Becoming a new mom can be equal parts exhilarating and terrifying.
While there are some new moms who have loads of baby experience—maybe they’ve done a lot of babysitting or have changed the diapers of many nieces and nephews—there are others who come into this whole mothering thing pretty blind.
I’d qualify as the latter. No real babysitting experience. No little nieces or nephews. Nada.
“As soon as the baby arrives, it will just click,” many well-intentioned people assured me. While that was true to a certain extent, there were other things that I felt I was supposed to “just know” that I most certainly didn’t…at least not right away.
3 Things New Moms Are Supposed to Just Know…That I Didn’t Tweet this!
1. How to breastfeed.
Lots of women think that because nursing is such a natural way to feed your child, it’s also going to come naturally. Unfortunately for many (or even most) new moms that’s not the case. There’s usually a significant learning curve for both mother and baby.
When I was pregnant I took a three-hour breastfeeding class offered through my hospital, which was incredibly helpful. I also never hesitated to call a lactation consultant when I needed to.
Now whenever I’m chatting with a mom-to-be and the subject turns to breastfeeding, I emphasize that it might not come as naturally as they expect, but that there are many resources available to help.
2. What the baby’s cries mean.
Before having kids did you know that babies have particular cries depending on what they need? I did not.
Turns out that the “I’m hungry!” cry sounds a bit different from the “I’m tired” cry, which sounds slightly different from the “I’m overstimulated!” cry. And it’s not always immediately apparent which is which.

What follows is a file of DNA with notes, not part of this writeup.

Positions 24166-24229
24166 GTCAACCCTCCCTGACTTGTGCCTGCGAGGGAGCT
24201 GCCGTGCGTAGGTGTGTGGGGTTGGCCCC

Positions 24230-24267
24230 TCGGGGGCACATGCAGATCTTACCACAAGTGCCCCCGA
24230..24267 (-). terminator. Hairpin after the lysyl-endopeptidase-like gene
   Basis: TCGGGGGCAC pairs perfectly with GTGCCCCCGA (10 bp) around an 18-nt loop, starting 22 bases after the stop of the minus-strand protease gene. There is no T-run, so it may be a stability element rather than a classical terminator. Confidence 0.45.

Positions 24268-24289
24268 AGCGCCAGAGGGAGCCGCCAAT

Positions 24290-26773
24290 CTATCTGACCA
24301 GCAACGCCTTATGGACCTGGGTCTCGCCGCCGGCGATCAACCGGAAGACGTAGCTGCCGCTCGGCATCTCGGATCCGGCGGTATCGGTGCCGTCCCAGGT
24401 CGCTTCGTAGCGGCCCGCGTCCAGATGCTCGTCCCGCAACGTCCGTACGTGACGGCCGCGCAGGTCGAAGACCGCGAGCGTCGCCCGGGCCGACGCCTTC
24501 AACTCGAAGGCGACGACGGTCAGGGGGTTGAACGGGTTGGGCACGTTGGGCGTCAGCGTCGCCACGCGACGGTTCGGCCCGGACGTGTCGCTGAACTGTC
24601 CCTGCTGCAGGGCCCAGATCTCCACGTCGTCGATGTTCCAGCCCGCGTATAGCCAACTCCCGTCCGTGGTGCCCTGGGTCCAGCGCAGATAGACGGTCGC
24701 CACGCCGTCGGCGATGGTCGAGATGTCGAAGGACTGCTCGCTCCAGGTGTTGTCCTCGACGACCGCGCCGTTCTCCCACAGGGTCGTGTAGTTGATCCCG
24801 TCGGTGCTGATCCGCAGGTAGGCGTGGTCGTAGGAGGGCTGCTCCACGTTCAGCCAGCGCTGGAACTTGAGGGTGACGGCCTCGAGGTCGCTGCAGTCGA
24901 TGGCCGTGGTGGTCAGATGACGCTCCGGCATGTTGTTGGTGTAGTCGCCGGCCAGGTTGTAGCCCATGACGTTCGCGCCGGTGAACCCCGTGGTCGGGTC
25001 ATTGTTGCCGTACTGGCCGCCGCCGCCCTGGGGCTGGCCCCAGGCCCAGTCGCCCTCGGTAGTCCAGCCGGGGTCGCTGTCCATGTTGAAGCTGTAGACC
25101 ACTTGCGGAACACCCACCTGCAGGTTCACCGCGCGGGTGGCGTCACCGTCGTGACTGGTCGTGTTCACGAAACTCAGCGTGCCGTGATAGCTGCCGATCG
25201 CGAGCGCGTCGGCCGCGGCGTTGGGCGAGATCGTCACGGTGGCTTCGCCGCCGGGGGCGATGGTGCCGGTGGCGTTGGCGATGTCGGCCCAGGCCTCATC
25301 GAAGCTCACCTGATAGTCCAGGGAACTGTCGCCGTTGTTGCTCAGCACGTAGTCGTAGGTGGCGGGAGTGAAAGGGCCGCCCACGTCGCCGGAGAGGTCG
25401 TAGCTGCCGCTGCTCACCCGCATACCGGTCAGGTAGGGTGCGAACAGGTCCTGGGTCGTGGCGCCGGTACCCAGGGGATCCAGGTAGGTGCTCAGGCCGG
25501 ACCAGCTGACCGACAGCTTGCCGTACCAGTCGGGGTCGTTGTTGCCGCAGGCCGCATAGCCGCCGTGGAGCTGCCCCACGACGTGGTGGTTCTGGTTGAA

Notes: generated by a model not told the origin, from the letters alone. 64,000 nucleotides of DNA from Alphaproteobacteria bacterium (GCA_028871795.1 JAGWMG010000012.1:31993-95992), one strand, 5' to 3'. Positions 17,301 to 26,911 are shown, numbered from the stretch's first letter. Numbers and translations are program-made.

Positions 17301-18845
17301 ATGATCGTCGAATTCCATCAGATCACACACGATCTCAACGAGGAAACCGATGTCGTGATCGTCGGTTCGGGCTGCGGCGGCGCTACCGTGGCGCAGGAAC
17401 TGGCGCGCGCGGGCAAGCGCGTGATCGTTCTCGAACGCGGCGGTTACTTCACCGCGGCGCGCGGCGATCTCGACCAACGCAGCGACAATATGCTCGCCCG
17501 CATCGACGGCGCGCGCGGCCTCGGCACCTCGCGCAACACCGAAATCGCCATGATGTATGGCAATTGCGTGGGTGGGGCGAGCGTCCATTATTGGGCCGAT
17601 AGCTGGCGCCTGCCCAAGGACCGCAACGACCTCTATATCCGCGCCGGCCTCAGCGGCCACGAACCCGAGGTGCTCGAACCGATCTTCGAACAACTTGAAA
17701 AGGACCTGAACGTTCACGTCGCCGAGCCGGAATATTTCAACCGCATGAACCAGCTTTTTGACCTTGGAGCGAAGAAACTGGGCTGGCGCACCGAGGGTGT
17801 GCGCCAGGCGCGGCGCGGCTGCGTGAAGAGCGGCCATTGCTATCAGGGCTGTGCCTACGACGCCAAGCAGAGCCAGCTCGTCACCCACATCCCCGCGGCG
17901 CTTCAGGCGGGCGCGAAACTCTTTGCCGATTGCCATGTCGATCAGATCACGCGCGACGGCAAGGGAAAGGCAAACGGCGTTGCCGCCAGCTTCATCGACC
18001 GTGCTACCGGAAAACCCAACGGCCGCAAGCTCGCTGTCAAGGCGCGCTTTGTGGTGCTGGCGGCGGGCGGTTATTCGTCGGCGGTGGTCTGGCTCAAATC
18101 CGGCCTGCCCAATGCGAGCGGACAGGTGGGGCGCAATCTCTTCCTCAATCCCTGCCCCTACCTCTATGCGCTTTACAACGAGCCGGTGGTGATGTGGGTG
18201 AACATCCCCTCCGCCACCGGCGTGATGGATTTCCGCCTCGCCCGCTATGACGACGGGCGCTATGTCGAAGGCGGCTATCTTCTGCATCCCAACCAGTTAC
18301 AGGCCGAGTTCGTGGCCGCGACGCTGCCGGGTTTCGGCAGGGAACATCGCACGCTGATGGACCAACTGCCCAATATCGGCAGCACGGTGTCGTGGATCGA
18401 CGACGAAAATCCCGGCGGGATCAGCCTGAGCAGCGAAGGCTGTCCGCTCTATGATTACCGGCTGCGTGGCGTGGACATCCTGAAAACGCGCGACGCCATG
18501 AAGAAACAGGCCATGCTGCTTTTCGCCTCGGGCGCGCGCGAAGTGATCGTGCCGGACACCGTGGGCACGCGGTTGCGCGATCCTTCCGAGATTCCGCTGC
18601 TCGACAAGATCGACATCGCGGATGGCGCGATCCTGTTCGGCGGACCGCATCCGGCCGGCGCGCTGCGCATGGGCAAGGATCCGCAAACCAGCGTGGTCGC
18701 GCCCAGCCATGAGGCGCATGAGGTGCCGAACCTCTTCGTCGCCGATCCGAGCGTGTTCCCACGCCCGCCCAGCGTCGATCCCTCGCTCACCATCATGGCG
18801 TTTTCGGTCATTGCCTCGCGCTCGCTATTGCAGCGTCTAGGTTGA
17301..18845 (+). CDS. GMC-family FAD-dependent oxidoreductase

My advice to new moms is not to worry if you don’t know exactly what your baby’s cries mean right away. That will come as you get to know your baby better and better. Eventually I became an expert at distinguishing my son’s cries from one another, but it took some time.
3. Safety precautions.
You would think that something as basic as keeping your baby safe would be purely instinctual. But the reality is that safety recommendations change quite frequently; what was considered safe when I was a baby is definitely not considered safe now.
Exhibit A: Sleep recommendations. It wasn’t until the 1990s that everyone learned the importance of putting babies to sleep on their backs, not their tummies. And the debate about the safety of crib bumpers rages on.
The point is, when it comes to a baby’s safety, it’s worth doing your research instead of assuming you will “just know.”
In the end, I believe that maternal instincts are very, very real, but that doesn’t mean everything will come naturally. There’s no shame in reaching out for information and support in those areas where we aren’t already experienced or knowledgeable.
36 responses to “Things New Moms Are Supposed to Just Know…That I Didn’t!”
oh gee! The first night was comical!! By the time morning came, my son had been diapered, rediapered, changed and probably overfed. Stuff was thrown all over our room and we were all exhausted! You learn pretty quick though.
Thank you for this post! As a new mom-to-be with nieces and nephews, I feel fairly confident about this baby thing. But, at the same time, I’m nervous since it’s never been my kid, nor have my husband and I been solely-responsible for caring for a baby. As I’m working on the baby registry, the safety issue keeps coming up, and everything I read contradicts what I read before… wish me luck! 😉
You will do great! You’re so right that the safety precautions often contradict each other and are tough to decipher, but just by reading up on everything you’re giving yourself the knowledge you’ll need.
I honestly think that no matter how well prepared you are, there is just SO MUCH to learn. You nailed the big 3 right here for sure!-Ashley